Garfield County small businesses eligible for COVID-19 loans
Businesses and nonprofit organizations suffering from the coronavirus prevention measures can now apply for disaster relief grants from the federal government.
Garfield County businesses, along with the rest of the state, that have been harmed by the COVID-19 pandemic are now eligible for the Economic Disaster Injury loan program from the Small Business Administration.
“This loan program is what we traditionally use to respond to communities in natural disasters, such as wildfire, floods, tornadoes. Just over a week and a half ago, Congress gave us the authority to utilize this program to help small businesses who have been adversely impacted by coronavirus,” said Dan Nordberg, regional administrator for the Small Business Administration during a telephone town hall organized by Colorado Rep. Scott Tipton.
The loans offer up to $2 million to qualifying small businesses, or those with under 500 employees.
“These loans can be used to pay fixed debts, payroll, accounts payable and other bills that couldn’t be paid because of the disaster’s impact,” Nordberg said.
The interest rate for businesses is 3.75 percent, and 2.75 percent for nonprofits. The maximum length for repayment is 30 years, Nordberg said.
While private nonprofit entities are eligible for disaster loans, religious and charitable organizations do not qualify for the program.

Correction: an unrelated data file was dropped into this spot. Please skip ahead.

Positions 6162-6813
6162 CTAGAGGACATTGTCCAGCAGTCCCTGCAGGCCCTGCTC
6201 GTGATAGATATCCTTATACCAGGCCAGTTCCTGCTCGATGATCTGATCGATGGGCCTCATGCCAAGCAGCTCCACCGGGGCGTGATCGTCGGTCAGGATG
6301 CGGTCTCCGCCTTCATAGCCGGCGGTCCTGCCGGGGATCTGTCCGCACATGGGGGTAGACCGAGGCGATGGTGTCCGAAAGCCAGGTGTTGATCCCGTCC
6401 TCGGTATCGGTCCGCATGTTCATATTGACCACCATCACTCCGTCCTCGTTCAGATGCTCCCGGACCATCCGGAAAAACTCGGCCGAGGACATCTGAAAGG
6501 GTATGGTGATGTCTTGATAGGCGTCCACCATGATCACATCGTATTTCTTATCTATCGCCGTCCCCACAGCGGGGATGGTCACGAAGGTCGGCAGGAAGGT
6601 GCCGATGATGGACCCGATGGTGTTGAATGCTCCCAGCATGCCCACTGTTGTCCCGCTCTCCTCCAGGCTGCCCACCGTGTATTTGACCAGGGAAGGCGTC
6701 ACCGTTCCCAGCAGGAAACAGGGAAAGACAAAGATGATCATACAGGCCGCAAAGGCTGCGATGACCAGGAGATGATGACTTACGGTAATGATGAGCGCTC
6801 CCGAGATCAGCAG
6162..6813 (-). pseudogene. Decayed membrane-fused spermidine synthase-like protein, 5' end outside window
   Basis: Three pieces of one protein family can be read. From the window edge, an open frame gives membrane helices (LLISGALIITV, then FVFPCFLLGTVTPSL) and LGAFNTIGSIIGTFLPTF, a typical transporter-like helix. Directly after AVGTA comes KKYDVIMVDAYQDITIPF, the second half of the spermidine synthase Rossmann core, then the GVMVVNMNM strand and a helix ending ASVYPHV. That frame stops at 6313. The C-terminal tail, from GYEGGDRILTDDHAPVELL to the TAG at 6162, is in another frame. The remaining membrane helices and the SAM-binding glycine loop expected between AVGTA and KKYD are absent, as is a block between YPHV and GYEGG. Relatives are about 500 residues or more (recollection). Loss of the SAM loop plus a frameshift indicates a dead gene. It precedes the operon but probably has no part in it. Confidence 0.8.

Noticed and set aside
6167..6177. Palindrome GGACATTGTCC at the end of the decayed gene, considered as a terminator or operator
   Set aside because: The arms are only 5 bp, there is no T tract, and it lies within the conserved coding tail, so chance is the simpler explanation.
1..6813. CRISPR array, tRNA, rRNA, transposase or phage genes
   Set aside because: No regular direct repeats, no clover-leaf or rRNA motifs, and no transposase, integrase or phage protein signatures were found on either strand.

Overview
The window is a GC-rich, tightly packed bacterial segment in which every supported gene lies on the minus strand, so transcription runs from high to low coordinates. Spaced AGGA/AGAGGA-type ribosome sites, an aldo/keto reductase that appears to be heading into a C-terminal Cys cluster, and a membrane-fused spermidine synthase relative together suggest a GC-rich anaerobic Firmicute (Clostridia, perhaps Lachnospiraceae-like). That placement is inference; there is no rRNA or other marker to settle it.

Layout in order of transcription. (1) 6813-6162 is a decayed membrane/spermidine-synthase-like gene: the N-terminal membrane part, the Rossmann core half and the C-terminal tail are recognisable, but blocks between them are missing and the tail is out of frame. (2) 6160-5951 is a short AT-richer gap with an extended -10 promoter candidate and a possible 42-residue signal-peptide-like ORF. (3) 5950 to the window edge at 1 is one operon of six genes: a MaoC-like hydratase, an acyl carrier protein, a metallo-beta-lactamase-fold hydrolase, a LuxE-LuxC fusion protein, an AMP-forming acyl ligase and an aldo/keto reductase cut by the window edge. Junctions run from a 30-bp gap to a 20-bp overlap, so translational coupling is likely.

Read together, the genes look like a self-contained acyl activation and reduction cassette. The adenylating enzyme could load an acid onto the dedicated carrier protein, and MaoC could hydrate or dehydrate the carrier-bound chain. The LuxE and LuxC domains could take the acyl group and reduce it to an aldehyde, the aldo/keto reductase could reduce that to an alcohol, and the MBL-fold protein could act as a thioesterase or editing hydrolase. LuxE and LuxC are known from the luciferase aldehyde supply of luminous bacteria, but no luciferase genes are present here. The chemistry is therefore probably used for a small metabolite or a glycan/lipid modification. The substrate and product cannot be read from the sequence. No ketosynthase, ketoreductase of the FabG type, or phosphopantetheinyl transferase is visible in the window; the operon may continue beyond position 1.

“Our first and foremost priority is making sure businesses can survive during this challenging time. As we all know, many small businesses are not prepared for closures especially for the durations that are being prescribed at this time,” Nordberg said.
The application can be found at sba.gov/disaster. During the telephone town hall, a Rifle resident asked why the website wasn’t working.
“We are, as you can imagine, dealing with some high volume on the website right now, and ask for your patience,” Nordberg said in response.
Although it took a while to load, the site appeared to be working Friday afternoon.
Reporters were not allowed to ask questions during the call.
The small business disaster loans don’t directly aid non-business owners who lost their jobs due to COVID-19 shutdowns.
Tipton said the congress is considering additional legislation, but has already increased eligibility for unemployment.
“There’s going to be some further assistance in the bill that we did pass that the president signed. There was expanded unemployment benefits,” Tipton said.
That included extensions for people who are unable to work due to caring for someone who is sick, or who was unable to work remotely during the closures, Tipton said.
Tipton also mentioned that Congress is considering another COVID-19 response bill, which reportedly could offer direct cash assistance to people in the U.S.
Tipton also said that though the pandemic has already affected people around the country, we have not yet seen the worst of the outbreak.
“The next few weeks are going to be pivotal in determining how drastic the effects of this outbreak are going to have on our way of life, and how quickly we are going to recover — and we will recover,” Tipton said.
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